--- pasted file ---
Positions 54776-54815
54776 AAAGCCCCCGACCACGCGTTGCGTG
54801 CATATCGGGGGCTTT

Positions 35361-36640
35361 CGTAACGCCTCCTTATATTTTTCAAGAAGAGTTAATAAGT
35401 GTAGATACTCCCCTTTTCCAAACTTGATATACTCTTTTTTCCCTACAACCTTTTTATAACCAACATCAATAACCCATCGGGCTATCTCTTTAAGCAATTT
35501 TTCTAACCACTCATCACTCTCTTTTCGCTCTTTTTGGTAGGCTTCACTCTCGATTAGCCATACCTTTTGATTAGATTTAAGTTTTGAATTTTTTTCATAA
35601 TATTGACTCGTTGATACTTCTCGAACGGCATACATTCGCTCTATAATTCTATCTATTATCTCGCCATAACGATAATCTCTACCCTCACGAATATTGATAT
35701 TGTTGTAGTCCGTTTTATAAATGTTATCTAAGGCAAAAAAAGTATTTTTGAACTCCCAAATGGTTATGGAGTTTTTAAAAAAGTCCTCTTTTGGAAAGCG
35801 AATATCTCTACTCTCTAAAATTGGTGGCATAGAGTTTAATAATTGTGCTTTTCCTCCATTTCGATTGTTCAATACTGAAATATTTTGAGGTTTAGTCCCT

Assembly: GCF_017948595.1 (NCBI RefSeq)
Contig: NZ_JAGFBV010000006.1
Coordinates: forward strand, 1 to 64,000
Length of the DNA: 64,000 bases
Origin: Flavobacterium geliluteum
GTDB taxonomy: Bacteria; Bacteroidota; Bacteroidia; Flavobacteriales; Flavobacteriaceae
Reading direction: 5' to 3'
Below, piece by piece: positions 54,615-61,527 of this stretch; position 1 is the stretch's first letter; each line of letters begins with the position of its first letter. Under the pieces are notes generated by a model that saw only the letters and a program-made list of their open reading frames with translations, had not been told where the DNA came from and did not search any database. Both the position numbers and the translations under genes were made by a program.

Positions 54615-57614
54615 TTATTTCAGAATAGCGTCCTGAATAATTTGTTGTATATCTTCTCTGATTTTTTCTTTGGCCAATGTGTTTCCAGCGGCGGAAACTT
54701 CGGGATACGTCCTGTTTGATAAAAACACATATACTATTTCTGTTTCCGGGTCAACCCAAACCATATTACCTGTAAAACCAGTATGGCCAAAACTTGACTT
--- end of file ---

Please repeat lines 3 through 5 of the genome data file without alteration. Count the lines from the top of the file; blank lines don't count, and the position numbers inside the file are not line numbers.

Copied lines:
54801 CATATCGGGGGCTTT

Positions 35361-36640
35361 CGTAACGCCTCCTTATATTTTTCAAGAAGAGTTAATAAGT